The other day when my wife Marlene and I were at Whiteman Air Force Base, I saw a man driving a Mercedes Bentz.
As the car went by it was obvious the man was proud of his car. I thought about that as we drove back to Sedalia, and I told my wife the man did not have as much to be that proud of now a days, because the Mercedes looked like so many other cars on the road.
I think it is a shame what has happened to the style of cars today, and I will bet a lot of people of my generation will agree. I have long believed the cars of the ’40s, ’50s and ’60s were the most stylish ever made. The No. 1 in my mind is the ‘49 Cadillac Convertible; the color is not important, but the one I remember belonged to a shipmate of mine when I was stationed on a destroyer out of Newport Rhode Island in the ’50s. It was a gold color with white-and-gold leather seats, and white vinyl top. It was the most beautiful car I have ever seen before or since.
If I ever make a bucket list, owning one like that will be on the list. I have owned some beautiful cars in my lifetime, and one of them runs a close second to that Caddy. It was a powder blue 1959 Ford Galaxy Convertible with light blue-and-white seats with a white vinyl top. I traded a 1954 four-door Cadillac that I had bought to hold all of my family’s belongings when we moved to Florida to catch a new ship.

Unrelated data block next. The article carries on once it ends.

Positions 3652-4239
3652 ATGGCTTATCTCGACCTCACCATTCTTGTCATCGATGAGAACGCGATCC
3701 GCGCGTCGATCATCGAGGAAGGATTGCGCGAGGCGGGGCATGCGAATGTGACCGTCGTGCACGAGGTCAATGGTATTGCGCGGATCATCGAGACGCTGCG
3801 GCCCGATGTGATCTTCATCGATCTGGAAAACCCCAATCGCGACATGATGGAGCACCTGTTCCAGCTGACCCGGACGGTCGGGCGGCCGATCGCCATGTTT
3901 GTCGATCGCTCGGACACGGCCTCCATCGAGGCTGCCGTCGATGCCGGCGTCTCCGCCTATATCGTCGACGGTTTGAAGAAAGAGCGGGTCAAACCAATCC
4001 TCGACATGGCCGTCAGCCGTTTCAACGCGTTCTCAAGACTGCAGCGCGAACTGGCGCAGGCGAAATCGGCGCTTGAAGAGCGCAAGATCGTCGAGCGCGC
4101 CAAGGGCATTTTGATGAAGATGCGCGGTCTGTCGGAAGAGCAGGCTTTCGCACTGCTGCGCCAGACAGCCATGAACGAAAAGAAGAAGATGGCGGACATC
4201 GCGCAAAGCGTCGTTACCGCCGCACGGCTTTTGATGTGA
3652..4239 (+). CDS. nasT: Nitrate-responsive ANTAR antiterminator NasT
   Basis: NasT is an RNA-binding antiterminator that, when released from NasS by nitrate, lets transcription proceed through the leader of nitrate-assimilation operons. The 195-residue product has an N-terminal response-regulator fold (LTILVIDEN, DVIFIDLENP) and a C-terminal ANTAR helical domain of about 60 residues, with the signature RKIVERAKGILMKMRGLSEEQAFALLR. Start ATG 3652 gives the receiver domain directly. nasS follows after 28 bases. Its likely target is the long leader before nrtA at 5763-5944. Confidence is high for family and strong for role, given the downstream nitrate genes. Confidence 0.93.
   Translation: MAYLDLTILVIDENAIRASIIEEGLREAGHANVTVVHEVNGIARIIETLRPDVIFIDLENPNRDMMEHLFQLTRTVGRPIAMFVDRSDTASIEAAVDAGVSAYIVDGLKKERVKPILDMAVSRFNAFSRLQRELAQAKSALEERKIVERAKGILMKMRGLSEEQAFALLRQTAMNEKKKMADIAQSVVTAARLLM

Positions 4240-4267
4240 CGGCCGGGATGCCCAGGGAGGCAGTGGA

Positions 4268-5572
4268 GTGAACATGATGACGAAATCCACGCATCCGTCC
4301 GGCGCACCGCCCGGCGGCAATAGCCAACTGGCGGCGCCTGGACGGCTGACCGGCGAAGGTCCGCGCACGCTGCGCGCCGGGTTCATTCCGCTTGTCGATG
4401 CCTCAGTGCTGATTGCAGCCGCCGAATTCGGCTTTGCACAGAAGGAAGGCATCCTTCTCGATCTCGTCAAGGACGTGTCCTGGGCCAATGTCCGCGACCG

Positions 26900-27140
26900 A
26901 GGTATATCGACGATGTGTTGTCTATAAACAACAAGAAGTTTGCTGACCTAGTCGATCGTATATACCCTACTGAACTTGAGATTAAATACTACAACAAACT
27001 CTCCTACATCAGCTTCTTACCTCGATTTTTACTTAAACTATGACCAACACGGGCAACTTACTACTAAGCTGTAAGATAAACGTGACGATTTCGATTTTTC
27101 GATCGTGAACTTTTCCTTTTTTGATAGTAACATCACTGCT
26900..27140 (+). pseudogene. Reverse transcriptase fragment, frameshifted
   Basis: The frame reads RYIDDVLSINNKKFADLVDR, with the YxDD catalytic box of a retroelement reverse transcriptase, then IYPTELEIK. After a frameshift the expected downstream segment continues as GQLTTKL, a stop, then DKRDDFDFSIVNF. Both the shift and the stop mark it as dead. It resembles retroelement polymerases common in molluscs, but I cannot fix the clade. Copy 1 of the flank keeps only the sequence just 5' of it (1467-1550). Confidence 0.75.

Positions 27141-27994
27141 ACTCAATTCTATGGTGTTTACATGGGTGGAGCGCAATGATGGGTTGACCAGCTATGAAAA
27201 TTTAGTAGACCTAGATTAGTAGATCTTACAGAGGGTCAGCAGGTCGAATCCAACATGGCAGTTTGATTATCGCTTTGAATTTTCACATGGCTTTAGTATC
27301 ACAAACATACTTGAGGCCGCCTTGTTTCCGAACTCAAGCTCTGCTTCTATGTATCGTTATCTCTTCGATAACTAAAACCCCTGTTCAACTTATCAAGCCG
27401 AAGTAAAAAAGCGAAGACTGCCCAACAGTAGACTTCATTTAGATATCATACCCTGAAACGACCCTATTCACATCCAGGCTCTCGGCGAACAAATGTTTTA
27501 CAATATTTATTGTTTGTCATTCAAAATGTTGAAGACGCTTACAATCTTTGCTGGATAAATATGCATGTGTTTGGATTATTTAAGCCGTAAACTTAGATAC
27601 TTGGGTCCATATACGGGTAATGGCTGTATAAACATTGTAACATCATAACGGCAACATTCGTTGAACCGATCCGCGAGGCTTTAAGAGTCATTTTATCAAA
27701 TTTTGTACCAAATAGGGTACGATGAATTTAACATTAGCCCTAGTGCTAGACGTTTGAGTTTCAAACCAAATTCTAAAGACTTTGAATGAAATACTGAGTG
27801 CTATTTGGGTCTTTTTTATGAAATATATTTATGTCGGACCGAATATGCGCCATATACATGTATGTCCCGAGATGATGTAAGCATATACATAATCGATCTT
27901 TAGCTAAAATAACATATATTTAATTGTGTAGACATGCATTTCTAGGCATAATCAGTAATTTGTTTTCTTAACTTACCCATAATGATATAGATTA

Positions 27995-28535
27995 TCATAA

It was Hugh, but still a stylish ride that handled the road like riding on a cloud. The hood seemed a mile long, and the front bumper had more chrome on it than you will find on a fleet of cars now.
I also owned a ‘49 Oldsmobile 88 with a torpedo back that I bought while I was courting my wife. The Olds was black with whitewall tires, and seemed to stretch out like a sleek cat when I took it on the road.
The Olds and the Ford Convertible were my last cars that had that feeling as my family grew into station wagon size, but even then they were distinctive cars that had their own recognizable look that set them apart from another brand. A Ford was never confused for a Chevy or Dodge, or vice versa in the days before every thing had to be small and aerodynamic.
The Mercedes I saw could have been mistaken for several other brands if the hood ornament got lost. You could not say that about a ‘49 Caddy or Olds for sure. Every once in a while I will see a car that reminds me of one I owned years ago, and I always think how good it would be to slip behind their steering wheels again. I think I just started that Bucket List.
Jack Miller is a longtime Sedalia resident whose column runs in the Weekend edition of the Democrat.